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Diplomats from 16 countries have convened in Stockholm to focus on the Nuclear Non-Proliferation Treaty (NPT). Their aim is to prevent the spread of atomic weapons, calling it "a danger to world peace."
Foreign ministers from 16 non-nuclear countries gathered in Stockholm, Sweden, Tuesday to discuss the state of the Nuclear Non-Proliferation Treaty (NPT), urging nuclear powers "to shoulder their responsibilities for disarmament."
As German Foreign Minister Heiko Maas added, "at the same time we need to prevent further countries from obtaining nuclear weapons." Maas called the spread of nuclear weapons: "a danger to world peace. We must counteract this negative development."
Maas also said Germany was willing to hold a follow-up meeting in Berlin next year.
The JCPOA 'is in acute crisis'
Maas arrived in Sweden on the heels of his Monday meeting with Iranian Foreign Minister Javad Zarif in Tehran. Maas said of the Joint Comprehensive Plan of Action (JCPOA), or Iran nuclear deal, "The treaty is in acute crisis."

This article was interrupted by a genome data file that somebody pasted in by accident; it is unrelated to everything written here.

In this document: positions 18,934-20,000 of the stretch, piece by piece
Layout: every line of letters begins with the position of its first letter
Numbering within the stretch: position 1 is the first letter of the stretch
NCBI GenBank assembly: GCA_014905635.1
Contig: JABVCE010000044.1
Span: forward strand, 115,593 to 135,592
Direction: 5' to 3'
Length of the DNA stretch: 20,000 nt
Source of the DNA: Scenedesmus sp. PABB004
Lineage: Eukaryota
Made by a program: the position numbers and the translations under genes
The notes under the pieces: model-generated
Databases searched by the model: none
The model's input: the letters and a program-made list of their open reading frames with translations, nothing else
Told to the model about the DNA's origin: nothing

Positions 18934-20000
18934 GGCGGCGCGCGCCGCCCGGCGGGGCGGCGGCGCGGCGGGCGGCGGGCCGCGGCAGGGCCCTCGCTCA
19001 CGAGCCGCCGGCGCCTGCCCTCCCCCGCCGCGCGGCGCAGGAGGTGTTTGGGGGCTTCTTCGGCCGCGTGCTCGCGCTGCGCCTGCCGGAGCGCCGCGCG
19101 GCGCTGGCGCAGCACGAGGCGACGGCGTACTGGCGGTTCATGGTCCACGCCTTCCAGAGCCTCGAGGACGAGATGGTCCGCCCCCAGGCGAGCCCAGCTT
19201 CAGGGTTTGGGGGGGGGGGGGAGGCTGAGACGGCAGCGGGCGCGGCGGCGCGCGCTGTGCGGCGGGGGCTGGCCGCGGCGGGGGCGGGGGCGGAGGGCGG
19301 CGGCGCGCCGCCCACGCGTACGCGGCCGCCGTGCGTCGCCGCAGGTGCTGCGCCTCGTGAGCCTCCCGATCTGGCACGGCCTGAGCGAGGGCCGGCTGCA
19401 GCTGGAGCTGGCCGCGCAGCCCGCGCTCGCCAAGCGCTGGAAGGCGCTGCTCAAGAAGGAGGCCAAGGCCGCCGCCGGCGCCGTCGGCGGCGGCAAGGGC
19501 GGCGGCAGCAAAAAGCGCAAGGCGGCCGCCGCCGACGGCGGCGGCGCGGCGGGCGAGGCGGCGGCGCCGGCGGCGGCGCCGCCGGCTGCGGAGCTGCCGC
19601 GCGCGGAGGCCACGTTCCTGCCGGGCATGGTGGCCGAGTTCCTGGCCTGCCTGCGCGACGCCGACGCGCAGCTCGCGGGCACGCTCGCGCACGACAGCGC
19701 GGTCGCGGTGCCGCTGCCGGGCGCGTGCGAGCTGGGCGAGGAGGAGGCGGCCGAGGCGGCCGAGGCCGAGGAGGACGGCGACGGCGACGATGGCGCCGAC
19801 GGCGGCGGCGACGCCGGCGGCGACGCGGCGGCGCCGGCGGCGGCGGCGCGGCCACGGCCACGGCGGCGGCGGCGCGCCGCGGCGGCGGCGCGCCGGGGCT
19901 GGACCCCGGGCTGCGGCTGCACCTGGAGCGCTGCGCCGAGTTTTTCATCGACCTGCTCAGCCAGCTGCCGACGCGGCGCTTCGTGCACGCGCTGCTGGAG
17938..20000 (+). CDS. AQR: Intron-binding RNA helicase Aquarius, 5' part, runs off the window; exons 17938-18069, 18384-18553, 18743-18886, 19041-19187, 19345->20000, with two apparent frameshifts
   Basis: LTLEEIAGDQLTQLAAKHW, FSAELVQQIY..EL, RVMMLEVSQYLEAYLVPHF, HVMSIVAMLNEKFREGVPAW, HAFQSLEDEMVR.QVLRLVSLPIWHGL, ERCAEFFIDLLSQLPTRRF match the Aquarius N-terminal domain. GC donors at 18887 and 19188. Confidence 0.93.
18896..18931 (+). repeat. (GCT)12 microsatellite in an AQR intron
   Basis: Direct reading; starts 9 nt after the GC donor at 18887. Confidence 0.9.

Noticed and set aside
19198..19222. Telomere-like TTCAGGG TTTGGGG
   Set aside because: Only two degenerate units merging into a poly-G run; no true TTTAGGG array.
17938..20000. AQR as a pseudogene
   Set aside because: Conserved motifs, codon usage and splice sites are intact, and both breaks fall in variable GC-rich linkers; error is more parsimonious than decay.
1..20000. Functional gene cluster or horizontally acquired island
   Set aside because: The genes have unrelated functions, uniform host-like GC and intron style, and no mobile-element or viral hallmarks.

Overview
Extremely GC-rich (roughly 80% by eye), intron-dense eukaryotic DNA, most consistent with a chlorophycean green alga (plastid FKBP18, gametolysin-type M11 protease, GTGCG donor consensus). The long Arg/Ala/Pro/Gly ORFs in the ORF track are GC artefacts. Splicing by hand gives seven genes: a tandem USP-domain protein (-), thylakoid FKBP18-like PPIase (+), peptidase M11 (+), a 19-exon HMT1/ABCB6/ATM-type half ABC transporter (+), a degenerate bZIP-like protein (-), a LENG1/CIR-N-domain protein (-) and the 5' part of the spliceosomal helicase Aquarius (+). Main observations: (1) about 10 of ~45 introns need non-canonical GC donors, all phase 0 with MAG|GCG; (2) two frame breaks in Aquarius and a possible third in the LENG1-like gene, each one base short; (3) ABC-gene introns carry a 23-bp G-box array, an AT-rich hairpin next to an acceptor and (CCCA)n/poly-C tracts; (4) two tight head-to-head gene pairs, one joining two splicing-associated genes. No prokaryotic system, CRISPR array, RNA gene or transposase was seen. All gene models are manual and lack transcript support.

Maas traveled to Tehran in hopes of salvaging the deal in the wake of US President Donald Trump's unilateral withdrawal in May 2018.
'The NPT is the cornerstone of international action'
In Stockholm, Swedish Foreign Minister Margot Wallstrom said, "The NPT is the cornerstone of international action for disarmament and non-proliferation."
Wallstrom countered doubts about the potential efficacy of Tuesday's meeting, saying: "We did not want to begin by inviting countries that can prevent us from moving ahead. We wanted to gather ambitious countries that want to do something."
More transparency, reduced risk
Tuesday's meeting will focus on increasing transparency regarding nuclear arsenals, as well as ways to reduce deployment thereof.
Representatives from Argentina, Canada, Ethiopia, Finland, Germany, Indonesia, Japan, Jordan, Kazakhstan, the Netherlands, New Zealand, Norway, South Korea, Spain, and Switzerland attended the Stockholm meeting.
A conference to review the state of the NPT is slated to convene next year.
Iran increasing uranium enrichment
Yukiya Amano, the head of the International Atomic Energy Agency, an international watchdog, told reporters on Monday that Iran had increased its uranium enrichment as a result of the US withdrawal from the JCPOA.
"Yes, the production rate is rising," said Amano, though he found Iran to be compliant with the rules outlined by the JCPOA.
Iran has been under increasing pressure due to tough US sanctions and is urging the treaty's other signatories — Germany, France, the United Kingdom, China, Russia and the EU — to ensure financial support in return for its continued adherence to JCPOA rules.
js/msh (AP, dpa)